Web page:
A.C. Snow

How to determine who is levelheaded – Snow

As President Trump was naming members of his Cabinet, TV’s talk show panelists enjoyed a field day appraising the qualifications and personalities of the appointees.

When one appointee was described as “levelheaded,” I smiled to myself and thought of the late North Carolina Agriculture Commissioner Jim Graham.

When I was editor of The Raleigh Times, the long-serving Graham used to call me at work from time to time to share a bit of wisdom or witticism.

For example, he once called to say, “A.C., if you happen to see a terrapin sitting atop a fence post, remember that it didn’t get there by itself.”

In another call, he told about becoming lost in Wilkes County on his way to make a speech at some event.

“I pulled in at a country store and walked up to a levelheaded fellow and asked for directions,” he said. “ I knew he was levelheaded because he had tobacco juice oozing out of both sides of his mouth.”

Chewing tobacco seems to have gone out of style except for a few baseball players. So now we really have no authentic way of discerning who among our politicians are levelheaded in the real sense of the term.

The 2-inch storm

We “hunkered down” for the predicted 6- to 8-inch snowstorm.

It never came. Alleluia!

Less then 2 inches of the white stuff was enough, thank you. Mixed with sleet, it still made for treacherous walking and driving.

The Old Reliable, reliably delivered, rested at the end of the snow- and- sleet covered driveway until our ever-thoughtful neighbors, the Abolins, brought it to the back door every day.

For some unknown reason, the telephone also went on the blink. When my wife called to report the outage, a recording rattled of a bunch of blarney about getting a flat-head screwdriver and working on the telephone box outside our ice-marooned house.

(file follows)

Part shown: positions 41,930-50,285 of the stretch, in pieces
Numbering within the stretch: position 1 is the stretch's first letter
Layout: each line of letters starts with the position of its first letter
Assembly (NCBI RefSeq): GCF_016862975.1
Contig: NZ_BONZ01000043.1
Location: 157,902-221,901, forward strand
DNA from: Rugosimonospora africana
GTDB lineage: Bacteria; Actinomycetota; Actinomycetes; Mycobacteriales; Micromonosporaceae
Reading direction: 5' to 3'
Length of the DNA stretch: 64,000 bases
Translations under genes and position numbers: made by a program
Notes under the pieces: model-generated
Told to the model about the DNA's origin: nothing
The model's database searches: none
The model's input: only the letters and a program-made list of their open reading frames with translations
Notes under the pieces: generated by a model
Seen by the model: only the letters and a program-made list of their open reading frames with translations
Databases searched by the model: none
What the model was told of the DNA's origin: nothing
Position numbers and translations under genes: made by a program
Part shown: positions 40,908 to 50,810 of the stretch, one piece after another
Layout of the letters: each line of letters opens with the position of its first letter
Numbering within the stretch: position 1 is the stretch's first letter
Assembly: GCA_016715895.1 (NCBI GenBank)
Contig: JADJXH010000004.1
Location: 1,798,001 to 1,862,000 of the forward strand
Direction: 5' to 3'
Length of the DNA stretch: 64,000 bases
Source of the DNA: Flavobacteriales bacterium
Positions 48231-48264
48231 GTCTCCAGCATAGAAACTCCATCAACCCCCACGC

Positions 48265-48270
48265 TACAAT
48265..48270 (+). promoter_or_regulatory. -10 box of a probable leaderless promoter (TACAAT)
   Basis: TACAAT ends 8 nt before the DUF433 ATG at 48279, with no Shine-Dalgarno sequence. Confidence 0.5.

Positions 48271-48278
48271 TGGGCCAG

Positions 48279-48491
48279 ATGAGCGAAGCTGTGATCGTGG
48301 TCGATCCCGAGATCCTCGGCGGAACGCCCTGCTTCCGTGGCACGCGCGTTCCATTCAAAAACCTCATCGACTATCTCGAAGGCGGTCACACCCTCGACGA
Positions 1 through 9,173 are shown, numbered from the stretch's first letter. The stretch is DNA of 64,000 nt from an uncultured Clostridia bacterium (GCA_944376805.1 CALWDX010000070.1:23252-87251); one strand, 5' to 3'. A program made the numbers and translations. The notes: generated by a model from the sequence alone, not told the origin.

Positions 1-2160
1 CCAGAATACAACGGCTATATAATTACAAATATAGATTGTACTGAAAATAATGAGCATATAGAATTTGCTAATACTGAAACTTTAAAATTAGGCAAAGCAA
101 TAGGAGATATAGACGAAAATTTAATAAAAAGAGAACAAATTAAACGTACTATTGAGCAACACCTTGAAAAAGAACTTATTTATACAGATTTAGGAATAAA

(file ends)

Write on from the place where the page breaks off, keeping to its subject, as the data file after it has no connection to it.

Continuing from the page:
The weather of course revived the traditional myth that Southerners can’t drive during inclement weather.

Dixie drivers bristle at the charge. One Raleighite expressed his chagrin in no uncertain terms.

“On the short drive to the grocery store on a road iced over in shaded areas, I learned I couldn’t drive fast enough for some idiot Yankee determined to show Southerners they know how to drive 65 over snow and ice,” he e-mailed.

“For example, on the way home, I turned on my turn signal 200 yards before I was to turn into my street, but did not move over into the turn lane because it was covered in ice. The idiot behind me attempted to pass on my right, which was also covered in ice.

“His car hit the ice, skidded right, then left, then right again before he was able to regain control. All that for the one second it took for me to make my turn, which I had completed by the time he got out of the almost crash.”

Pillow talk

Tom Spence adds his critique of hotel accommodations to my recent gripe about 60-watt bulbs in bedside lamps.

“We thought your comments about the poor lighting in hotel rooms were right on target,” he wrote. “We are already bringing our pillows and cotton blankets with us. Otherwise we would never sleep.

“Who decided that the heavy coverlets found in most hotels are conducive to sleep? They feel like the chest protectors that are used by dentists when they’re doing x-rays. One can hardly turn over in bed. Also, the lighting in practically all hotel bathrooms is poor, especially over the toilet.

“Don’t they realize that people like to read in that little room? I would bring a larger bulb, but I would have to stand on the toilet to replace the bulb, and that would be a high-risk situation. Somehow, I feel that issue should be covered by the American Disabilities Act. “

Food for thought

Adlai Stevenson said, “My definition of a free society is a society where it is safe to be unpopular.”

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